Kids, however, don't have fully developed brains. In fact, the prefrontal cortex -- the part of the brain that
regulates rational thought, among other things -- doesn't fully develop until well beyond age 20. Further, children haven't had the opportunity to practice the skills that reflect emotional intelligence nearly as much as adults have. They literally do not have the mental toolkit they need to reliably control their emotions until many years from now.
That said, if an adult physically and/or emotionally ignores a child who's struggling (a risk factor vs. the alternative, the protective factor that is an adult's loving presence), the child has no model of how to better handle whatever tricky situation they're experiencing.
"...when risk factors are present and they are not mitigated by some protective factors children are more openly negative in their expressive behavior..." (source)
This translates to a snowball effect: a child who's behaving poorly is more likely to keep behaving poorly rather than learn an alternative, and more positive, way to behave.
We can model emotional regulation. Rather than matching our child's upset with our own, or leaving the child to "figure it out" on their own, we can model that it's okay to have feelings and express them maturely. (We do this knowing, of course, that children are by definition less mature than we are.)
Helpful reminder: Neurons that fire together wire together.
When a child is engaging in attention seeking behavior, we can help them cope by modeling a more appropriate way to manage their big feelings. We can help re-train their brains to understand that when they do an undesirable behavior, they can come to us for support rather than wait for our "disappearance" or punishment.
In learning to trust that we're an emotional safe haven for them, they can start to depend on us more consistently, and come to us proactively when they're struggling -- rather than acting out to get our attention.
If you're wondering whether the tricky attention seeking behavior is going to "wire itself together," it will only if we're inconsistent in our response or unclear about what a better alternative is. A caregiver who sometimes isolates or ignores the child, but other times is gentle and nurturing, would send a very confusing message about attention seeking behavior. Better would be for caregivers to reliably provide the emotional "how-to manual" for the child to follow by giving clear and age-appropriate directions.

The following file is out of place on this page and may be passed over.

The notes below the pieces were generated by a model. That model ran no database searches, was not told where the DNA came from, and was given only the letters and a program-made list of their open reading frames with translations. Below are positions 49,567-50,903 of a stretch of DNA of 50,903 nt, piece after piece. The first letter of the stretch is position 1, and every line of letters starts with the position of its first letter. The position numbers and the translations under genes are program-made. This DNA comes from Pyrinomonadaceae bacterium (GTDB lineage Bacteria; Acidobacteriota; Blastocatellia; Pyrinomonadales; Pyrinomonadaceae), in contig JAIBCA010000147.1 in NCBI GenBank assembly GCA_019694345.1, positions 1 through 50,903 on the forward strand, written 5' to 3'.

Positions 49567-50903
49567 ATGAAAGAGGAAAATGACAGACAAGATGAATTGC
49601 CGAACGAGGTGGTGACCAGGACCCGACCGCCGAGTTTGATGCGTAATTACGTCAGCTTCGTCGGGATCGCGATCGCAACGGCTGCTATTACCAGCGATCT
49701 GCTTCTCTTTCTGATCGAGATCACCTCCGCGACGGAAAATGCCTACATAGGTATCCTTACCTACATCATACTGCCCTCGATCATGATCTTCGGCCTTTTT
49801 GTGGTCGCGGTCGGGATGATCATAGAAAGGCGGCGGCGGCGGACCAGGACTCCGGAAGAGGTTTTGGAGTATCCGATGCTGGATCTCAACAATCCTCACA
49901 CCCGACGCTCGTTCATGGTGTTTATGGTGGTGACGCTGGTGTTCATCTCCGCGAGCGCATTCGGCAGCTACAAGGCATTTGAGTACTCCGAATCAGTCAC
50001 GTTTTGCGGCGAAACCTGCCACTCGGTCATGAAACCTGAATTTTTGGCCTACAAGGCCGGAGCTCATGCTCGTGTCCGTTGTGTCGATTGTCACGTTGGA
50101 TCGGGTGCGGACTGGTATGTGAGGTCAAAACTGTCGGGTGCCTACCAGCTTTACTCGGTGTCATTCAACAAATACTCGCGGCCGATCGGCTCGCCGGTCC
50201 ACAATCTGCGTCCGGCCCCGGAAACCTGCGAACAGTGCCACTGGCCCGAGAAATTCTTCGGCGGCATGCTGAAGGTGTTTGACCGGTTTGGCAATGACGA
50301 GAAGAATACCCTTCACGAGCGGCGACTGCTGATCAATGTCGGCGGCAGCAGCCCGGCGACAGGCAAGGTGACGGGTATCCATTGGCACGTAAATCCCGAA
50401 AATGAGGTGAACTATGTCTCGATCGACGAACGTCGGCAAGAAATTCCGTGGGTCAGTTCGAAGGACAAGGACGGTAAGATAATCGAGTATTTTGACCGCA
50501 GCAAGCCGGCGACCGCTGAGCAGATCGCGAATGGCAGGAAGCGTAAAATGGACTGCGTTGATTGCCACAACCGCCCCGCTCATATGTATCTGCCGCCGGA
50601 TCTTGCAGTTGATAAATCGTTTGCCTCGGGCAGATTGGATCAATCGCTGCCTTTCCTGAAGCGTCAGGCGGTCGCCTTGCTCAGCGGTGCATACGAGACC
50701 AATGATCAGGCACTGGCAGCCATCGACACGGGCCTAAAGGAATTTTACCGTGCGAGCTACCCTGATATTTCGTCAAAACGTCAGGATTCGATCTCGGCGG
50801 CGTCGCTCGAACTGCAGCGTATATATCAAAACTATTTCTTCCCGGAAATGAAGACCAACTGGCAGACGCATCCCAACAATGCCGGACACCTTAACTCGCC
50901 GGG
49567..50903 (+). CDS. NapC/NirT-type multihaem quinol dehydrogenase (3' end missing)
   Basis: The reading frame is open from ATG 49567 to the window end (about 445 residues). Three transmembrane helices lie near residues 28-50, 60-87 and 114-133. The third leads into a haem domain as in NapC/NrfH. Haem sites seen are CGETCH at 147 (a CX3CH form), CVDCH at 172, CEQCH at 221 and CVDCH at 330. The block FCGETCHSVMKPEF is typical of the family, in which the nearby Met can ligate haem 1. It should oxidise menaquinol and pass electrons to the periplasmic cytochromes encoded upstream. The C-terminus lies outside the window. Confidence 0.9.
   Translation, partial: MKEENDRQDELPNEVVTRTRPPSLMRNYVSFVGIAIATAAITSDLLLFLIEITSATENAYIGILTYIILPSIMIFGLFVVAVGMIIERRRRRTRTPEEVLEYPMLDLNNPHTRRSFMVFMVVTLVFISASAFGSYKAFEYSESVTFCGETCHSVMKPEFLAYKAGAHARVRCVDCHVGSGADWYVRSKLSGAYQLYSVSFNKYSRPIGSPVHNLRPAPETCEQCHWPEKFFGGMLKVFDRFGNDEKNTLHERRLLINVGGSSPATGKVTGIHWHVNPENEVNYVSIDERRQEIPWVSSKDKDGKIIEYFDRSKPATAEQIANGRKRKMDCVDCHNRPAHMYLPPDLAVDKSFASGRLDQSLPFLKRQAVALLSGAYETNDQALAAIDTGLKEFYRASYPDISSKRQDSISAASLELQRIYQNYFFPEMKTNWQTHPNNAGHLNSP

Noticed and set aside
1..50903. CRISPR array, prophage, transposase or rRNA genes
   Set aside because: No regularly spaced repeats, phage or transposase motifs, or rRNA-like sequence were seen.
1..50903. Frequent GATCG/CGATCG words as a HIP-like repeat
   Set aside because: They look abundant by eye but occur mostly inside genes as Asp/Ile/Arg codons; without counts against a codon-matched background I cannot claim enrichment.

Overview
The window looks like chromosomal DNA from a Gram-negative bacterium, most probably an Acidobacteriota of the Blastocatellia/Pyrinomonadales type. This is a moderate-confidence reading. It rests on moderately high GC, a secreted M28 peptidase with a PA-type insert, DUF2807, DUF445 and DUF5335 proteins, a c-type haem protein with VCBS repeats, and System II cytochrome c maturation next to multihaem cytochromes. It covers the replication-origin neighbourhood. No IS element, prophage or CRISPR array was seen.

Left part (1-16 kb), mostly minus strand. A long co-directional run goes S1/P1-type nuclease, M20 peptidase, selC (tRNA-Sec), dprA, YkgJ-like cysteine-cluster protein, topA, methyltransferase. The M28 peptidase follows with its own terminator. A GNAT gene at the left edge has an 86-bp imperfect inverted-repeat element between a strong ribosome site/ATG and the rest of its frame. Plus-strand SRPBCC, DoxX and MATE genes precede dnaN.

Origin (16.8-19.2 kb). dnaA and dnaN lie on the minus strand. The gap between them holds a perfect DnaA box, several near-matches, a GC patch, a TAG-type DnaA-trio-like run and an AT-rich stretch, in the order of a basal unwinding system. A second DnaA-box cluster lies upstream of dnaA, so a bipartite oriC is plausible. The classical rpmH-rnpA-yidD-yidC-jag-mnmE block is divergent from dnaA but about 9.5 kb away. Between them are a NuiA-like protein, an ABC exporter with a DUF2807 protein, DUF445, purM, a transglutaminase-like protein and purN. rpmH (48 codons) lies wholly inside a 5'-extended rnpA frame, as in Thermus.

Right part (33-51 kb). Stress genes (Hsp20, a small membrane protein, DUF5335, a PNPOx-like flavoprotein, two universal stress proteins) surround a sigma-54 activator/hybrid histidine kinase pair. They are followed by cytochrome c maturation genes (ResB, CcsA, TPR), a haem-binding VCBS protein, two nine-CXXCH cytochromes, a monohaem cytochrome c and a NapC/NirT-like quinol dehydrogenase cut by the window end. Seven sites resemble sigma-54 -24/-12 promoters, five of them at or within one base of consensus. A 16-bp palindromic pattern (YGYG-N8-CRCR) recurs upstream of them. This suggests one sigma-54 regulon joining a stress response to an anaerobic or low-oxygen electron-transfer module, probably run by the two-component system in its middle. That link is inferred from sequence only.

Further, we can (and should) set healthy boundaries about what is and isn't acceptable behavior. What's more important for a child to know than "I can't do x," is "I can't do x, but I CAN do y." If we consistently remind them of what the boundary is and what the better solution is, that knowledge can create new pathways in the brain.
Experts agree that all behavior is communication. Even when we don't like the way a child is expressing what he or she wants, the underlying need that they're trying to convey doesn't magically go away if we ignore it. Perhaps the child is hungry or tired, or over- or under-stimulated. Or perhaps we've been on our phone too much and the child is lonely. Maybe they're simply seeking connection. (This is often the case.) The child might not even know why they're acting the way they are -- but they're still looking to their trusted adult to help them work through their big feelings.
If we could solve the attention seeking behavior with a hug, that's usually an easy fix. A snack? Doable (although we should be wary of "solving" problems by offering food every time). Some downtime or a game together? Sure. Whatever it is, if we can find the root cause, it's much more effective to address that than to pretend it's not there. Lest we do that, we risk sending the message to our child that their needs don't matter.
Helpful reminder: Needs are needs are needs are needs.
Just like we did when our children were babies, it's helpful to have a mental (or even a physical) checklist to review:
We sometimes assume that just because kids are older, we can throw away the old checklist. In truth, though, it's as valid as it ever was.
One of the most important things we can do is know what's developmentally appropriate for our child. It's a wonderful investment of your time to study this, not only for your child's sake, but also for your understanding of how to parent appropriately. (A key takeaway is that play will continue to be your child's primary "language" for many of their formative years.) Even more than that, it's critical that we know our own child; even more than what the parenting books or experts say our child "should" be doing. We know our kids best.
Once again, we need to reframe attention seeking behavior from having a negative connotation to a developmental expectation that we have of our children. Of course they need our attention. They're children. What they want more than anything is to rely on our acceptance, our unconditional love, and our consistent emotional presence.
Related: Reframing the Terrible Twos
Sarah R. Moore is an internationally published writer and the founder of Dandelion Seeds Positive Parenting. You can follow her on Facebook, Pinterest, and Instagram. She’s currently worldschooling her family. Her glass is half full.